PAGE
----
Kenyans are very enterprising and many are involved in some kind of business. The common practice is for different family members to run small, independent businesses (one deals in shoes, another one ladies dresses while yet another is in the green grocer business).
So, can family members work together to build a successful business?
According to Forbes magazine, Bidco Oil Refineries, the Kenyatta Family Business and Ramco Group in Kenya feature among the leading family businesses in Africa.
Leadership needs to be very strong for the business to survive through the generations. Putting leadership in place should therefore not be taken lightly and should preferably involve independent professionals to guide the family through the selection process.
Everyone in the team has different skills and expertise to bring on board but not everyone is a good leader. Selecting the right leader will make or break the business. The leader needs to have vision, to anticipate change that comes with growth and to plan for it.
Some family businesses fail because of selecting the leader based on the family relationships rather than competence. Being the eldest brother in the family or the father does not necessarily make one the obvious leader of a family business; skills and experience do.
Many family businesses fail because they are operated like relationships rather than as businesses. No official working hours, no properly designated working space, no official documentation of anything including operation procedures, job contracts, roles and responsibilities, disciplinary measures, salaries and benefits and other expenditures.
Allow as much discussion about the expectations as possible especially in the initial stages. Never ever work on assumptions. Clarify expectations as early as possible.
Everyone needs to be on the same page about the running of the business. Everyone can face disciplinary measures and can get fired. The fact that they are family members does not mean that they can break rules and get away with it.
Performance expectations and disciplinary measures must be understood from the beginning. With a clear leader, this should be easy to handle. It should also be clear that the family and the business are two completely different entities.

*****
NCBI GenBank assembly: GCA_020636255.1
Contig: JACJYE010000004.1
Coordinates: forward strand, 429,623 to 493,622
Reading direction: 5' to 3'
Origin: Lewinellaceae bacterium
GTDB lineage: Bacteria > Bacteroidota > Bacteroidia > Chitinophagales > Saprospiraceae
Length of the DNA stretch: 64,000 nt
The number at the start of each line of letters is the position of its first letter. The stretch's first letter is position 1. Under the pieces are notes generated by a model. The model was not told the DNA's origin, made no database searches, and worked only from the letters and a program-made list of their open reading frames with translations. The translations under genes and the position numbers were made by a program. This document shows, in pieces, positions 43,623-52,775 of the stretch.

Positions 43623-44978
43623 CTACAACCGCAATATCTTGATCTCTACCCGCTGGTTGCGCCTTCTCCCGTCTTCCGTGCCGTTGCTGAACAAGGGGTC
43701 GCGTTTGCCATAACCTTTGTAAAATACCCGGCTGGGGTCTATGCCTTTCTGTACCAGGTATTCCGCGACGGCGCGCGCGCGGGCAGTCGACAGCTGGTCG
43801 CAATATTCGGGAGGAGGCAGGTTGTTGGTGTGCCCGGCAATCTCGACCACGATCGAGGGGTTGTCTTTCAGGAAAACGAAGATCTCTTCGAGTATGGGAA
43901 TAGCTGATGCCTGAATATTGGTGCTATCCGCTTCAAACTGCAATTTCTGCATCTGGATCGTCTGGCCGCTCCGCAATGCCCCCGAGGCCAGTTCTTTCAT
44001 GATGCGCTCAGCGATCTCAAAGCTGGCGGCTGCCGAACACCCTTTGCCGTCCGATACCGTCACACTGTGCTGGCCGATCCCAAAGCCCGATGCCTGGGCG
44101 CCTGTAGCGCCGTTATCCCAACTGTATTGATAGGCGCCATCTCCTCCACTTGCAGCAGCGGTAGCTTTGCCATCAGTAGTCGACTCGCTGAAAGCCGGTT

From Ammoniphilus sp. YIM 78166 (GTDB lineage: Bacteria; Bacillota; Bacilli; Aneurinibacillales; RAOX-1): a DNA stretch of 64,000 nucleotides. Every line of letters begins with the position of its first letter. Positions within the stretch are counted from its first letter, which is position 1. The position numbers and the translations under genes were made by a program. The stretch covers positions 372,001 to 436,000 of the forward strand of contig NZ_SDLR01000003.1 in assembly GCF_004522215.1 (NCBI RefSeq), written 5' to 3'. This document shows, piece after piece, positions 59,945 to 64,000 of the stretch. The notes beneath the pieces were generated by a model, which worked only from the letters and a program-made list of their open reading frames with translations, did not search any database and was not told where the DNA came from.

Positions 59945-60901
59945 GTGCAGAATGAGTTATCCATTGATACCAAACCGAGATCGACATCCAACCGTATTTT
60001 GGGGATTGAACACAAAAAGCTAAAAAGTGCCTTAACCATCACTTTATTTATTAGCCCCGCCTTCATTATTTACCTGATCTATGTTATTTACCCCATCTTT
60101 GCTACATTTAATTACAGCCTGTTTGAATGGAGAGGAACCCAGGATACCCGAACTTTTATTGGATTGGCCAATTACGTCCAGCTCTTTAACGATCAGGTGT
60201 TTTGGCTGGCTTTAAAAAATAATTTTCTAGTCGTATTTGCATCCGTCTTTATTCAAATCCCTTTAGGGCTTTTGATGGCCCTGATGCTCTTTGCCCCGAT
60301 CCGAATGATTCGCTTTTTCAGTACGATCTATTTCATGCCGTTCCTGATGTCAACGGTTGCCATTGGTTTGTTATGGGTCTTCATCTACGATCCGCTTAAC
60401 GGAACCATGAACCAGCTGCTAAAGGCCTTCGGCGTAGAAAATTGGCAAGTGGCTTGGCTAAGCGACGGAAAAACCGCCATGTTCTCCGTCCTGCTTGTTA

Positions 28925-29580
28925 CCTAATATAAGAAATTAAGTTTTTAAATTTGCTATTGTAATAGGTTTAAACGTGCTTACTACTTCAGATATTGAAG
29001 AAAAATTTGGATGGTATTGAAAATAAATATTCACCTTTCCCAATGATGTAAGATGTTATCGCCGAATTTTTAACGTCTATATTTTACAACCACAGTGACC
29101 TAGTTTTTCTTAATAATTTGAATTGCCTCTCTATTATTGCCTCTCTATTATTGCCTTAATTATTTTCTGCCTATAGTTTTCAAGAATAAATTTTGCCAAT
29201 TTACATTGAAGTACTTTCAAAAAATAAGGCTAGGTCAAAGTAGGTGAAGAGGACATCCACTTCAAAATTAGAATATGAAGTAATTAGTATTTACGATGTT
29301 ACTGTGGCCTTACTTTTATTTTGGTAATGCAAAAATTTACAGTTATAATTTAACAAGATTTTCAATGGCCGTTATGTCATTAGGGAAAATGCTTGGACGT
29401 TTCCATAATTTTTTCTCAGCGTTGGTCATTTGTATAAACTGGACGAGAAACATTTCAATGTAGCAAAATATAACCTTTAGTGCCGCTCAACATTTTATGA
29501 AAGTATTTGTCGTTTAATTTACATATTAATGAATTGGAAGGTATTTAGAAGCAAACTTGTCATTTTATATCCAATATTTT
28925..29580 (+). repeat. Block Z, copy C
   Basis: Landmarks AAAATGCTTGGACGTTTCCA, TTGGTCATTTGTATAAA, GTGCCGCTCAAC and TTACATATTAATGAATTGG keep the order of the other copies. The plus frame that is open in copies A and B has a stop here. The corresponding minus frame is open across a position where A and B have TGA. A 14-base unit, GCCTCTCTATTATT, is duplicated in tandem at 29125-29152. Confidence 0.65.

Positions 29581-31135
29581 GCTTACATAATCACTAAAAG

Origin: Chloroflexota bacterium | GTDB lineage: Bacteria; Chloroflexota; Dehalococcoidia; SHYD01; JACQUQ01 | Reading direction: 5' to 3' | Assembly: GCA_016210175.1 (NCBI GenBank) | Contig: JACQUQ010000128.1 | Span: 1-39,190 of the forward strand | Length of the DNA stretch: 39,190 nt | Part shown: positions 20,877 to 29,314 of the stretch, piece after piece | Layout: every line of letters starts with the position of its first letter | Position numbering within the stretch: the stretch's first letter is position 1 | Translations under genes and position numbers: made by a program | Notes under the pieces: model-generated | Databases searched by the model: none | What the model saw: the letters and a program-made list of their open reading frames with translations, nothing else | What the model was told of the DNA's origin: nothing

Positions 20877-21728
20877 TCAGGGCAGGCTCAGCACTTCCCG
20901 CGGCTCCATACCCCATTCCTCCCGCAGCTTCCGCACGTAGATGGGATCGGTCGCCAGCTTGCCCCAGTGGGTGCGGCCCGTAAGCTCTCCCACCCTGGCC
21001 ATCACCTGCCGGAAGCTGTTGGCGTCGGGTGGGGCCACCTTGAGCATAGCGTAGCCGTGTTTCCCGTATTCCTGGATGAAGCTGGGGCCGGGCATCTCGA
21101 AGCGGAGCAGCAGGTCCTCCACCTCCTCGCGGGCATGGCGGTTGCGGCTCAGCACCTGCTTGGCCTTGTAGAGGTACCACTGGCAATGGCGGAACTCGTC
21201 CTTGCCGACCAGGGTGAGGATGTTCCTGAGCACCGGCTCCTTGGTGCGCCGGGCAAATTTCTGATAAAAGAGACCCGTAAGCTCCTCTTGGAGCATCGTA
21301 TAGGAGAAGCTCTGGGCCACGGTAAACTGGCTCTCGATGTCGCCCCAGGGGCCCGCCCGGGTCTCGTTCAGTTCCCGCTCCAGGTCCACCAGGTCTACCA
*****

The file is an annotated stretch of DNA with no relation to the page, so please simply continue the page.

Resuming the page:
Keep Family and Business Apart
As you set up a family business, do not bring in just any family member simply because they are idle or available, or because they are facing financial challenges and need income.
Someone must be qualified for a job before they can be selected to fill a post. Suitability is about many things ranging from academic qualifications to personality. If someone has no track record of being productive, do not go into business with them.
Do your research well and come up with a workable organizational structure. Do not create positions to take care of available family members but rather identify the skills and expertise the business needs and identify if anyone in the family has them or you need to outsource.
Keep Track of What The Competitors are Doing
Have very frequent evaluation meetings especially in the initial stages. Don’t base your success on irrelevant facts such as being in agreement. Evaluate using real results such as income from sales.
Never stop working on your communication skills. Be especially alert to barriers to effective communication such as assumptions resulting from too much familiarity.
At the end of the day, a business can fail or be sold but family will still be family so do not destroy your family in the name of business. Agree right from the beginning that you will keep family and business separate. Do not drag each into the other. If you are family away from the business, do not drag business matters there.
Susan Catherine Keter is a life coach, mentor, motivational speaker, freelancer and blogger.